Go Green: Vegetable gardening can help feed families, say local farmers | New

Although not the best time to start a garden, summer is a good time to start planning a fall and spring garden. It was among the many treats Shane and Liz Caraway of Pippa Hill Farms in Oglesby shared during a free gardening class on Saturday at the Temple Public Library.

Jenniffer Hentzen, head of adult services at the library, welcomed around 50 people gathered in the McLane room.

“We’re going to have more events like this,” she said. “Tell your friends.”

Liz Caraway said she and her husband typically teach these classes at their farm, a commercial gardening operation in Coryell County.

“One of our passions is teaching people how to grow their own food,” she said.

Beware, she says, because gardening is hard, difficult and time-consuming.

“Go small at first,” she said. “A lot of beginner gardeners want to grow everything. Choose two or three things.

Shane told the class to research the space they needed. They could start with tomatoes, peppers and squash, he said. Do not start with pumpkins, which will take over the whole garden.

They both recommended keeping a garden notebook. Gardeners need to know what they planted, when they planted it, and when it will be ready. For example, with a watermelon, he says, it’s hard to tell what’s inside, so the gardener needs to know when it’s due.

As for the types of gardening, he said raised beds are very popular now. The Caraways make a hybrid, he says. They start by turning the earth and then lift it about a foot.

One of the problems with a raised bed, he said, is that it tends to dry out faster.

Liz provided guidance on choosing a garden location. The general rule is to have full sun, but peppers, for example, do well in shade.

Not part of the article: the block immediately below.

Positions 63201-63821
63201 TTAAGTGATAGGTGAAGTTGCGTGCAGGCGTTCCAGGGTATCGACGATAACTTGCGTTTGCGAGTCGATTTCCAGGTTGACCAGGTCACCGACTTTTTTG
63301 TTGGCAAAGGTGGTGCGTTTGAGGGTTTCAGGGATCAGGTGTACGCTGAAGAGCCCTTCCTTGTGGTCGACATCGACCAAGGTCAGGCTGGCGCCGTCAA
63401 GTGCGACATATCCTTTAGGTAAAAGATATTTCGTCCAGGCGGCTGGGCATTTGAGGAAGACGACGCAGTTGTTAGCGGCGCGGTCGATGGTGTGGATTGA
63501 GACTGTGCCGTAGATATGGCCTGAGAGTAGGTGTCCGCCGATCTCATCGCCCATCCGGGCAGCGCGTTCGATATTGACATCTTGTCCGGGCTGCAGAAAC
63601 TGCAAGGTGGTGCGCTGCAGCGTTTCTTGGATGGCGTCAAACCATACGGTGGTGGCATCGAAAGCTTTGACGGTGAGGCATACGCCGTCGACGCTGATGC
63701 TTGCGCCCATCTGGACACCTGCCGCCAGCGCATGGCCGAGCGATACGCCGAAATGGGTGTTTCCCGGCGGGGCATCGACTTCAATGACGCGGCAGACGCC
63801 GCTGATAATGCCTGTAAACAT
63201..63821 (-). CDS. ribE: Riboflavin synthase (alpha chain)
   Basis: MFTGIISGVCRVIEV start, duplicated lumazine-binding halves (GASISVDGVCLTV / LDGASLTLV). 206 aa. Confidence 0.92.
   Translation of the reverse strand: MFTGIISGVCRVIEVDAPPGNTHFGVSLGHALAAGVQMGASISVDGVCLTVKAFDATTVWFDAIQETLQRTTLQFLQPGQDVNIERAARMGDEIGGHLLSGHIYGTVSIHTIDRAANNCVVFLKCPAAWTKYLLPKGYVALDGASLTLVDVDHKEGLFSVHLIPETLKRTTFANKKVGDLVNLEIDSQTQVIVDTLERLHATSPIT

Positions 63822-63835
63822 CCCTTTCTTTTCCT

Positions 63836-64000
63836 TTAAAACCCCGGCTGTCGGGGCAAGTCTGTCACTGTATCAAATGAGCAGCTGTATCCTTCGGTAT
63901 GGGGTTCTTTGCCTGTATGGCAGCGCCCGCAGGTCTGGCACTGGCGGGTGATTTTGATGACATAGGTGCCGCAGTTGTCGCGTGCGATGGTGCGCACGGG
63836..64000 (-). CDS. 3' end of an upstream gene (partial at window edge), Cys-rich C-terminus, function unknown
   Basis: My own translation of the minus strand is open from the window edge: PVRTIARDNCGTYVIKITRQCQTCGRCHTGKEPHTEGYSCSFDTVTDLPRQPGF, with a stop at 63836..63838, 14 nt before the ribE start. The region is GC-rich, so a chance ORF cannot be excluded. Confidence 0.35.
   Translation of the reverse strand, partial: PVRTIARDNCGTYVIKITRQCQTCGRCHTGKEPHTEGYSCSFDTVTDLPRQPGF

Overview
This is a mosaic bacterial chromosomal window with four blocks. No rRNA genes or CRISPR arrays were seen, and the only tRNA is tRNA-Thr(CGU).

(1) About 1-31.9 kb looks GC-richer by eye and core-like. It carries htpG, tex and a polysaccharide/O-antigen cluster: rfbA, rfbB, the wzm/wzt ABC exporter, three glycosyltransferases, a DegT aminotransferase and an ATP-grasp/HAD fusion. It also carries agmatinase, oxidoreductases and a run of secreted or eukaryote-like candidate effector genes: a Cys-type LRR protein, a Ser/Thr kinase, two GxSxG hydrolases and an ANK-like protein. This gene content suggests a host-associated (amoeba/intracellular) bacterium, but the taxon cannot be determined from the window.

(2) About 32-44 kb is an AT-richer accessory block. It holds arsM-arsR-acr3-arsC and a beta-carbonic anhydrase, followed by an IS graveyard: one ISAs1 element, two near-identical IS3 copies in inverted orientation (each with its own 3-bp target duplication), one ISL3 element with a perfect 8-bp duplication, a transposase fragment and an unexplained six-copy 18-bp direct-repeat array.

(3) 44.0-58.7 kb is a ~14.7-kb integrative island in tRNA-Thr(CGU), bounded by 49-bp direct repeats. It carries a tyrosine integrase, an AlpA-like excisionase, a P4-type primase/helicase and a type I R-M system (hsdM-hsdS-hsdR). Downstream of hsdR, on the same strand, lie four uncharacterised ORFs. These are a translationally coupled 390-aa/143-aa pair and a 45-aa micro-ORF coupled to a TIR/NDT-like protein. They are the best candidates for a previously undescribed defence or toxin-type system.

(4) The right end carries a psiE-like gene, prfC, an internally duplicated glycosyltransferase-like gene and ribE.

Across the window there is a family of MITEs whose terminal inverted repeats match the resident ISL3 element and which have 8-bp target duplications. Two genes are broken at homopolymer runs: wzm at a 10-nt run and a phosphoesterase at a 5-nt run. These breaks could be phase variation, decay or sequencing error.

“Don’t put your garden near a lot of trees or bushes because they’re going to soak up a lot of your water,” she said.

Once the location is chosen, the gardener must think about what to grow, she said. Zucchini is a big producer, as is cantaloupe, she said.

Buying 30 tomato plants is a big mistake, she says.

“It will overwhelm you.”

Three to five plants will do more than feed a family, she said.

Gardeners may need to add topsoil, Shane said.

“You want to build your floor, something you can do over the years,” he said.

The work leaves in the ground, or the manure – but not the pig manure, he said, because it’s “too hot”. Rather than fresh, he says, the manure should be aged a bit, until it looks like dust.

“Improve your soil and keep improving it year after year,” he said.

Crop rotation helps improve garden soil, Liz said.

“Some vegetables take things out and some vegetables put things in,” she said.

Mushroom compost and alfalfa hay are good soil amendments, they said.

“If you start seeing earthworms in your garden, you’re doing something good,” he said.

The Caraways strongly recommend drip irrigation. Sprinkler systems waste a lot of water, he said, as do dripping pipes. With drip irrigation, the holes are spaced 4 inches apart, he said, providing a constant flow of water.

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